Eight students from Nevada State College were chosen to be part of the first three-day GradFit program held Tuesday, May 27 to Thursday, May 29. The program is a collaboration between the University of Nevada, Reno and Nevada State College, which aims to diversify graduate student enrollment and promote academic success by giving students an in-depth opportunity to learn about the many opportunities for graduate school at the University. GradFit is targeted at students interested in continuing their education by pursuing graduate degrees in the fields of biology and psychology.
"This new partnership between the Office of Diversity Initiatives, the Graduate School and Nevada State College will provide the foundation for enhancing access and opportunity for historically underrepresented students to participate in world-class scholarship and research," David Zeh, University vice provost for graduate education and the dean of the graduate school, said.
This collaboration began to develop when Reginald Stewart, the University's chief diversity officer, visited Nevada State College in Henderson last summer. Stewart learned that Nevada State College has many undergraduate science and phycology students who are interested in continuing their education; however, Nevada State College does not have graduate-level programs creating the opportunity for the two Universities to collaborate.
According to the Center for Student Cultural Diversity's 2013 Annual Report, only 63 out of 3,082 students in the University's Graduate School and School of Medicine identified as African American and only 232 students identified as Hispanic. The University is hoping that programs like GradFit will make graduate school more accessible to historically underrepresented students.
"Many of our students are the first in their families to attend college and never even considered going beyond the bachelor's degree," Assistant Professor of Psychology at Nevada State College Laura Naumann said. "We believe this program will help demystify many of the unknowns of graduate school and reassure these students that they have the skills and abilities to obtain a graduate degree."
Naumann and Robin Cresiski, department chair of physical and life sciences at Nevada State College, accompanied the eight students during the program. The students learned about skills to prepare for the GRE, prepared personal statements, met with University of Nevada, Reno professors and visited the University's science labs. The students were also given the chance to tour campus and even visit Lake Tahoe on the last day of the program.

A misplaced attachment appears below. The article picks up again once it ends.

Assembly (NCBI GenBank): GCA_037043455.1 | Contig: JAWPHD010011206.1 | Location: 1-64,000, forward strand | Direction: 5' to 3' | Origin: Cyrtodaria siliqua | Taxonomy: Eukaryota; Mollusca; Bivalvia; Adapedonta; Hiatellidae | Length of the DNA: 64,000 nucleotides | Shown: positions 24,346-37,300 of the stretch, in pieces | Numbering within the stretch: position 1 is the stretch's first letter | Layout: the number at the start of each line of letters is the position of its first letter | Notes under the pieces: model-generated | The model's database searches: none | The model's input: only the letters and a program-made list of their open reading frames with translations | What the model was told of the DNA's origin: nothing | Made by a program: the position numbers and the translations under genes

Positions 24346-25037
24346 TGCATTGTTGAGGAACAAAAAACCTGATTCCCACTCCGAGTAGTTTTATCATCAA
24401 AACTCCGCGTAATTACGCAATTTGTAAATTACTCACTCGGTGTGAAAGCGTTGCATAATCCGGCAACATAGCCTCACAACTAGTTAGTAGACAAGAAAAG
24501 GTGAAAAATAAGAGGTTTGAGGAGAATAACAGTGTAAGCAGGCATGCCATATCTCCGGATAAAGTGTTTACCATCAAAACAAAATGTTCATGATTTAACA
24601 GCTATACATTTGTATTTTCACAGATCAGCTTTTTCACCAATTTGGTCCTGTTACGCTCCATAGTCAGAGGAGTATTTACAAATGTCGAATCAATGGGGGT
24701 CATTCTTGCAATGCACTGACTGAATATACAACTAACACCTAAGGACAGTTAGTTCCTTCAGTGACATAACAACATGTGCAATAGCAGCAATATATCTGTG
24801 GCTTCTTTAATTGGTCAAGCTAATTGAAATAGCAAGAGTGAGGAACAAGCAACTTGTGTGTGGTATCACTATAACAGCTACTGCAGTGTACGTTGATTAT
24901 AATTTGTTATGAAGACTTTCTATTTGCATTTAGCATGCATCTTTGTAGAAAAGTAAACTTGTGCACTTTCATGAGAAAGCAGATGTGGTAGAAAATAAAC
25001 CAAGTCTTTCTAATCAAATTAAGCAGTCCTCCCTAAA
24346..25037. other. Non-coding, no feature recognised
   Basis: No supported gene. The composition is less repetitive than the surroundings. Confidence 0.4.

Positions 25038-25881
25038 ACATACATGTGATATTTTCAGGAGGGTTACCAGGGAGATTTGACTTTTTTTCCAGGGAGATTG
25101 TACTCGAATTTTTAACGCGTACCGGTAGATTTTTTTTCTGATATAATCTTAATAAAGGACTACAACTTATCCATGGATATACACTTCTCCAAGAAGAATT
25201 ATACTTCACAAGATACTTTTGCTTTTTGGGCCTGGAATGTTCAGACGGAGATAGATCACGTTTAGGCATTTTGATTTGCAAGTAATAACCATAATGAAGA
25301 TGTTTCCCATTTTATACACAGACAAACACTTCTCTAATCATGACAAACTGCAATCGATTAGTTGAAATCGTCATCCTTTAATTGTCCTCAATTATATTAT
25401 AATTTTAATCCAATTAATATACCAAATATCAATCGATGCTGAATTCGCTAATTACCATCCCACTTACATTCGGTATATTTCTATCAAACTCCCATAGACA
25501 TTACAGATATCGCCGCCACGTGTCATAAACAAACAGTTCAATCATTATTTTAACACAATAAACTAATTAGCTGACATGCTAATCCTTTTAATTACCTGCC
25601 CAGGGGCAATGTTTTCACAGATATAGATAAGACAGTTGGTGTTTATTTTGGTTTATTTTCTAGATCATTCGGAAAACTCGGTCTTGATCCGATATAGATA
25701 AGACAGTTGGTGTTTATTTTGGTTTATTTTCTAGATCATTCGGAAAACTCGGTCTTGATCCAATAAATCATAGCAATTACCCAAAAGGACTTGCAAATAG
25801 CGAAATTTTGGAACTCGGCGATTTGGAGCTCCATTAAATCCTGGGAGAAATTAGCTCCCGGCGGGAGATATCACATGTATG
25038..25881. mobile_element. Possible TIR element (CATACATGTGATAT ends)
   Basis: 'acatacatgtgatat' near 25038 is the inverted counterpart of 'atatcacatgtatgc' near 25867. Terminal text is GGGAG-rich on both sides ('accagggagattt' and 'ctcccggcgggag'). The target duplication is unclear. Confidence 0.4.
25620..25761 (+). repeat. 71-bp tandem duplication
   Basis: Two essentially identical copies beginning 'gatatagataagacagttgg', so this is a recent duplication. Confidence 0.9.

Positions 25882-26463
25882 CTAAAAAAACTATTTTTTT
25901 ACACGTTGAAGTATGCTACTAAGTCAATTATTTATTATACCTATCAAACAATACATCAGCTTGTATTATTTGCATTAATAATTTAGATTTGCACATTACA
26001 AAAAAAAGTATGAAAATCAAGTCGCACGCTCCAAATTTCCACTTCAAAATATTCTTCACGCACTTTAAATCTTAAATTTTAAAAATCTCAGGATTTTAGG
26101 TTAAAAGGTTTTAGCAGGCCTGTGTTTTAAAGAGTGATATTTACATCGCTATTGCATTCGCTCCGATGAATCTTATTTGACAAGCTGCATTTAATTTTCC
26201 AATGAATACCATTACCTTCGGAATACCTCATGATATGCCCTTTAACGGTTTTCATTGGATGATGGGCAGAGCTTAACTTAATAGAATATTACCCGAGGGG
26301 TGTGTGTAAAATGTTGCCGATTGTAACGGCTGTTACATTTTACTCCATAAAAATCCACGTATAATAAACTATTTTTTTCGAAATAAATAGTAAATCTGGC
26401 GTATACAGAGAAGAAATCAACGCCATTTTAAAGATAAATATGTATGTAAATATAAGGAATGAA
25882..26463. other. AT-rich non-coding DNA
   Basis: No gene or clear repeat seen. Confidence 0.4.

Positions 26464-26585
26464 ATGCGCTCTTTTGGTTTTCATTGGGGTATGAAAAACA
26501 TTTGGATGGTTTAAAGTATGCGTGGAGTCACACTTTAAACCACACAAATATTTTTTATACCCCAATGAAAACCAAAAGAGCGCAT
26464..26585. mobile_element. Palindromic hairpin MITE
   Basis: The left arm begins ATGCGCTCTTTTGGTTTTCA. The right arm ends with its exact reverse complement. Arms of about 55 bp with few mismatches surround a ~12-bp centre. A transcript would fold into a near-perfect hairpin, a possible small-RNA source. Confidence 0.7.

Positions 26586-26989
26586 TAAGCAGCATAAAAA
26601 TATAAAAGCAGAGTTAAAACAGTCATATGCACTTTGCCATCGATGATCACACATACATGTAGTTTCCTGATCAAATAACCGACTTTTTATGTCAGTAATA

"GradFit has been really helpful, I had no idea what to expect," program participant Sam Goodrich, who is majoring in biology and duel minoring in chemistry and math, said on the last day of the program. "Getting to see the labs and learn about the application process has been really beneficial."
At the end of the program, the students felt better prepared to apply to Graduate school and were encouraged by the amount of resources the University offers to help guide them through the process.
"Graduate school seems more tangible now and I know more about what I need to do for the process," GradFit participant Danette Barber, a phycology student, said. "It is a really great program."
The University plans to continue to develop the program but may potentially change the name to GradSchool 101 to complement the University's award-winning College Life 101 Program. According to Stewart, the goal is to eventually take students from Nevada State College and students from the University of Nevada, Reno and expand the program to 25 students.
"Both Provost Kevin Carman and President Marc Johnson are in support of us taking steps toward diversifying our graduate student body," Stewart said. "This is one first official step."
The University is focusing on advancing educational opportunities and academic success for the University's undergraduate students in other areas. One such program is through the Reynolds School of Journalism's partnership with NPR.
Six students were chosen to be a part of the second annual NPR "next generation" multimedia boot camp. The partnership between NPR and the Reynolds School is the only one like it in the country and one of the objectives is to improve diversity of the future workforce in journalism and public media. The participating journalism students' chosen through a selective application process received a $500 stipend and were given the opportunity to learn from professionals in the field of radio to produce high-level journalism.
"This is a remarkable opportunity for a group of Reynolds School students to work hands-on with public media professionals to cover diverse topics, and to get paid doing it," Reynolds School Dean Al Stavitsky said. "And we're the only journalism school to work with NPR to offer this program."
Each student partnered with a professional mentor and, over the course of the week, created multimedia professional level stories.
"NPR and it's member stations support this program because it allows our professionals to work one-to-one with rising talent from diverse backgrounds," Doug Mitchell, director of the NPR's Next Generation Training Program, said. "The project allows our industry to keep building pipelines of new professionals who understand and embrace diversity and public media's unique way of storytelling."